But I have also written that great learning and erudition come with responsibility and you cannot expect to be assessed on an equal footing with most of the under-read and under-educated caterwaulers who occupy public and political office in Nigeria. For instance, I may excuse, tolerate or even expect a certain degree of foolishness and unsophisticated, pedestrian reasoning and actions from a charlatan like, say, Nyesom Wike – an unread mind despite his degrees. However, Sanusi Lamido Sanusi, whose mind has been humanized by the best intellectual traditions that the West and the East have to offer, and who has demonstrated evidence over the years that his grasp of these philosophical traditions is not superficial, cannot expect that we shall let him get away with pedestrian and shoddy reasoning.
When you are quoting Foucault, Hegel, Gramsci, Derrida, Bertrand Russel, Richard Rorty Jurgen Habermas and so many others in your essays, the minimum that one expects from you is to approach the function of the Central Bank Governor of a financially lawless, reckless, and profligate country like Nigeria with an ethical base and a personal philosophy which, combined, send a clear message of financial prudence, responsibility, and circumspection to the financially irresponsible system you have been asked to supervise. The body language, ethics, attitudes, and personal philosophy of the Central Bank Governor of a country determine to a great extent where such a country is headed in the domain of fiscal prudence and responsibility. You don’t attain such a position and begin to spend money irresponsibly like Godswill Akpabio and his corrupt and spendthrift ilk running most of the thirty-six states in Nigeria.
In other words, that there a laws and statutes in the books justifying Sanusi’s intervention funds nonsense does not in any way excuse his colossal exercise of poor judgment and his total banishment of common sense in that respect. In fact, accusing him of exercising poor judgement is to be kind to him. What happened here is a total collapse of judgement on the part of Sanusi. From Kano to Madalla via several Universities in the country, he went on a financial rampage, doing what the Yoruba call “shiki shiki ma mi owo de” (dance and sway where you will, Mr. Moneybag is here!) What symbolic message did he think he was sending to Aso Rock, Governors, Ministers, Senators, and other traditional spendthrifts in our system? When the Head of the Central Bank, whose conduct should send a clear message of fiscal restraint, prudence, responsibility, and wisdom storms through the country doing “shiki shiki ma mi owo de”, it’s like hurling stones in the direction of birds already poised for flight. All the reckless spenders in the system will take their cue from him.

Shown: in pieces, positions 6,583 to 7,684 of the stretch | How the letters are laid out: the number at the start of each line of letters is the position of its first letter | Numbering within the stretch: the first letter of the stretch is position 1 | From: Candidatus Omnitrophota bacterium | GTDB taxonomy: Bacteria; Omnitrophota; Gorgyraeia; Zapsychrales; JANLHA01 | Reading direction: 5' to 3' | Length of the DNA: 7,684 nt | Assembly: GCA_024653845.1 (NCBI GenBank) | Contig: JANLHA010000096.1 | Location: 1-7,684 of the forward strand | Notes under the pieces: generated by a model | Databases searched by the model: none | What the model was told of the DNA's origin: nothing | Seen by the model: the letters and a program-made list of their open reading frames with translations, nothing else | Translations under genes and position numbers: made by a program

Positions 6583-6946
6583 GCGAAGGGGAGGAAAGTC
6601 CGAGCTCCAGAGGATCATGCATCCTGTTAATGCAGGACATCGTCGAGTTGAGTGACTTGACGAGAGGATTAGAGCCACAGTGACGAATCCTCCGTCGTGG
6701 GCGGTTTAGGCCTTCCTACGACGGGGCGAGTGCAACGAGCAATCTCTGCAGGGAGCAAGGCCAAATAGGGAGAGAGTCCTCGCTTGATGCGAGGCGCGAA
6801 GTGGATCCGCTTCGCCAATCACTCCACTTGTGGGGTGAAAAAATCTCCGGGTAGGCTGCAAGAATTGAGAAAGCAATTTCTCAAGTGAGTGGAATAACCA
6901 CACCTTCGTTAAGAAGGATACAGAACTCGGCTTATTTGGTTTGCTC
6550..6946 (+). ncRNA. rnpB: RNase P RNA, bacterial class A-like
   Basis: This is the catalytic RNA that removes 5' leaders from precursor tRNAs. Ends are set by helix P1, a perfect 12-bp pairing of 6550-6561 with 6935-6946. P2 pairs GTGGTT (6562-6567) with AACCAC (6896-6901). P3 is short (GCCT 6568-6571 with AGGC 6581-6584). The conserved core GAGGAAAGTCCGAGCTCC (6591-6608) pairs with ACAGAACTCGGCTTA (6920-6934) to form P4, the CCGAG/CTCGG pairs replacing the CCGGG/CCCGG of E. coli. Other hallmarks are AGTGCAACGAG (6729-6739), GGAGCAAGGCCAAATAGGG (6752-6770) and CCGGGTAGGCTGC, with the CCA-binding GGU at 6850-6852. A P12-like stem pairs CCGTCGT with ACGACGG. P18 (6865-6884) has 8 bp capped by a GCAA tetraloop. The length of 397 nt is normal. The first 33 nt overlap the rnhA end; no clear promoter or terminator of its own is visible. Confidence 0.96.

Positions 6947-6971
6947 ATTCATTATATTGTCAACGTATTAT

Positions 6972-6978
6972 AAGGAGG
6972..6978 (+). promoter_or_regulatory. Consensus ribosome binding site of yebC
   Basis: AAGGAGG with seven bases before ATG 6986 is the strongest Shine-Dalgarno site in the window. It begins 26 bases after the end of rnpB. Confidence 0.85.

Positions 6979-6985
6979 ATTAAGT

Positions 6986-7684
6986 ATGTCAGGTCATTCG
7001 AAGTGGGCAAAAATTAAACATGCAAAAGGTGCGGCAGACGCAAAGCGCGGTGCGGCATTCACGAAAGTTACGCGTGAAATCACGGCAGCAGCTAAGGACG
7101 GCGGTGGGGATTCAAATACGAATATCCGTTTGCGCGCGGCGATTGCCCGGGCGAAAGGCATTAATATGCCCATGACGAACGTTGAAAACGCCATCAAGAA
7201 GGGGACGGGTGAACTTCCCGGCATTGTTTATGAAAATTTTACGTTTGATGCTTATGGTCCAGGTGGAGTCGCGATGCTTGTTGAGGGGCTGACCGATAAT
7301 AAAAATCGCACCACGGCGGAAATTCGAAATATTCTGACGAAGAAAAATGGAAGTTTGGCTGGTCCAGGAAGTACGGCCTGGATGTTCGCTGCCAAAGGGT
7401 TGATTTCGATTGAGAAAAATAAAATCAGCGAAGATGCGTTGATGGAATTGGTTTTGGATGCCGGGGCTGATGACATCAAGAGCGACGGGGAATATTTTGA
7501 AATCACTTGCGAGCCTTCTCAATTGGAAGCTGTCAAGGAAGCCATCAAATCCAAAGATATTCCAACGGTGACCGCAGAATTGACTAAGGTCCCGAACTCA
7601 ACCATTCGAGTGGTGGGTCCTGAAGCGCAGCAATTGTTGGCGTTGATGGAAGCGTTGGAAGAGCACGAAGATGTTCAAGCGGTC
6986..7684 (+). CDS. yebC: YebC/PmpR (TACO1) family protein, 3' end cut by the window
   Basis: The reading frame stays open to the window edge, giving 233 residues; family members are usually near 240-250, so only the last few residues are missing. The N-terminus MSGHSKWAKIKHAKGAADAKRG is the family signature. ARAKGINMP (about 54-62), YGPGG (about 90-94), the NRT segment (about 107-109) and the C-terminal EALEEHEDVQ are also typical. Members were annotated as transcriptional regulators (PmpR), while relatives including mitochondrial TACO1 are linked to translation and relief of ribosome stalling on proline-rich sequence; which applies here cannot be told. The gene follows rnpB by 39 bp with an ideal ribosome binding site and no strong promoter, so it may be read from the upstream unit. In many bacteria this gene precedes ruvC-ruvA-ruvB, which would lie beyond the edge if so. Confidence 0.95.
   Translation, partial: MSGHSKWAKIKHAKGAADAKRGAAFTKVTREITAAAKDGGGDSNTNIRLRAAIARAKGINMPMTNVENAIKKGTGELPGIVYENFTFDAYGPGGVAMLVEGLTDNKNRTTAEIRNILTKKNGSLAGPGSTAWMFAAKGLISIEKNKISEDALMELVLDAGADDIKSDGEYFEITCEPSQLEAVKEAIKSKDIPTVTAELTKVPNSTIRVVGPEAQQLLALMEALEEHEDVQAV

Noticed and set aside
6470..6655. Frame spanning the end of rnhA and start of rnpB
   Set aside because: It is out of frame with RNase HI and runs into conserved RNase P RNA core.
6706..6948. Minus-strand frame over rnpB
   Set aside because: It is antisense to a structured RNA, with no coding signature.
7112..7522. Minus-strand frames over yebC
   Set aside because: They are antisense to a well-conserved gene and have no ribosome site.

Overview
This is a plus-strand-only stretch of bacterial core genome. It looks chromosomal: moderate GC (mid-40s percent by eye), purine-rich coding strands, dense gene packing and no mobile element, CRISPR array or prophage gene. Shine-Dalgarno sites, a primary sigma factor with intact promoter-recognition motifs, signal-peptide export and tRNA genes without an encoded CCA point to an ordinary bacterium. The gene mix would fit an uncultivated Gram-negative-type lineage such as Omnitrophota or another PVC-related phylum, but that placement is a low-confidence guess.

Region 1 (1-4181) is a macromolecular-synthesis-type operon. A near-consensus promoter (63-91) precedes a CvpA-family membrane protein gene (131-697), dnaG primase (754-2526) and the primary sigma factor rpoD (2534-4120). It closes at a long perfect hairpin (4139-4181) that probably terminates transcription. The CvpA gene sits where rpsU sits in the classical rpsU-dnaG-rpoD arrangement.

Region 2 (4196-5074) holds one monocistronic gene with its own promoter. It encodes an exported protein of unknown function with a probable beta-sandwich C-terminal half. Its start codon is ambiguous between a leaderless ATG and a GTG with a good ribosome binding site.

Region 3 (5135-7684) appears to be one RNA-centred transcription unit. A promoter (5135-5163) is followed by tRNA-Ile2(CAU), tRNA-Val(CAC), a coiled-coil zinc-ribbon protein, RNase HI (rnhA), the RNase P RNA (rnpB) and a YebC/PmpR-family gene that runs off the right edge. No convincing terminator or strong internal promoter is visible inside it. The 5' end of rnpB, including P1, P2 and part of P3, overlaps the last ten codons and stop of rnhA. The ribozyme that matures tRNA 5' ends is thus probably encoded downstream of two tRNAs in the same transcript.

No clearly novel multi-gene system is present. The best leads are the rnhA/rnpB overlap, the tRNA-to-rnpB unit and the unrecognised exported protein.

Put simply, Sanusi did not lead by example in the specific area of fiscal prudence, restraint, and responsibility. It is infinitely annoying that a man of such enormous and fine learning insists that his recklessness was backed by law, ordered by the President, or that others did it before him and he can point to foreign examples of fiscal recklessness by Governors of the Central Banks of a few countries. He is insisting on this annoying line of reasoning because he knows the public he is dealing with: the Nigerian public. But those of us who are prepared not to let him get away with rationalizing reckless financial conduct must remind him that this is not about legalese; this is about common sense and good judgment and he failed on both counts.
This is why he must concentrate on areas where he passed and where a sizeable chunk of the Nigerian public can be one with him. His belated crusade on the missing $20 billion – warts, conflicting figures and all – is commendable. He should try to keep our focus on that subject. He should continue to hold the feet of the President and those of his former allies in the war against Occupy Nigeria, Diezani Allison Madueke and Ngozi Okonjo Iweala, to the fire over that missing money. I hope he read Pastor Tunde Bakare’s essay, “Ai Tete Mole”. If he did, he’d understand that the missing money is where he has a point even if, as Pastor Bakare rightly observed, he ought to have resigned in principle to fight that battle.
But any student of Sanusi would have no trouble reaching the conclusion that the man mixes arrogance with the brightest kid in the classroom syndrome. This is an affliction common with first class minds and gifted intellects. You are so used to deploying what you believe is superior intellect and submissions that nobody else can be right. You are taken aback by the fact that anybody can even disagree with you. You are surprised that they cannot see or understand your “superior” logic. You keep harping on the same point no matter how wrong you are since it is impossible for anybody to confront you with superior arguments.
The brightest kid in the classroom syndrome is the greatest enemy of humility. And because our man is a hostage of this syndrome, I suspect that he will continue to defend his intervention funds fiasco in supreme contempt for contrary opinions on the matter. If he continues on that track as I suspect he will, those of us who believe that he still has a lot to offer Nigeria in the future must contribute our own intervention funds to seal his lips. The more he insists he was right to have spent our money so recklessly on his warped notion of Corporate Social Responsibility, the more damage he does to our ability to defend him.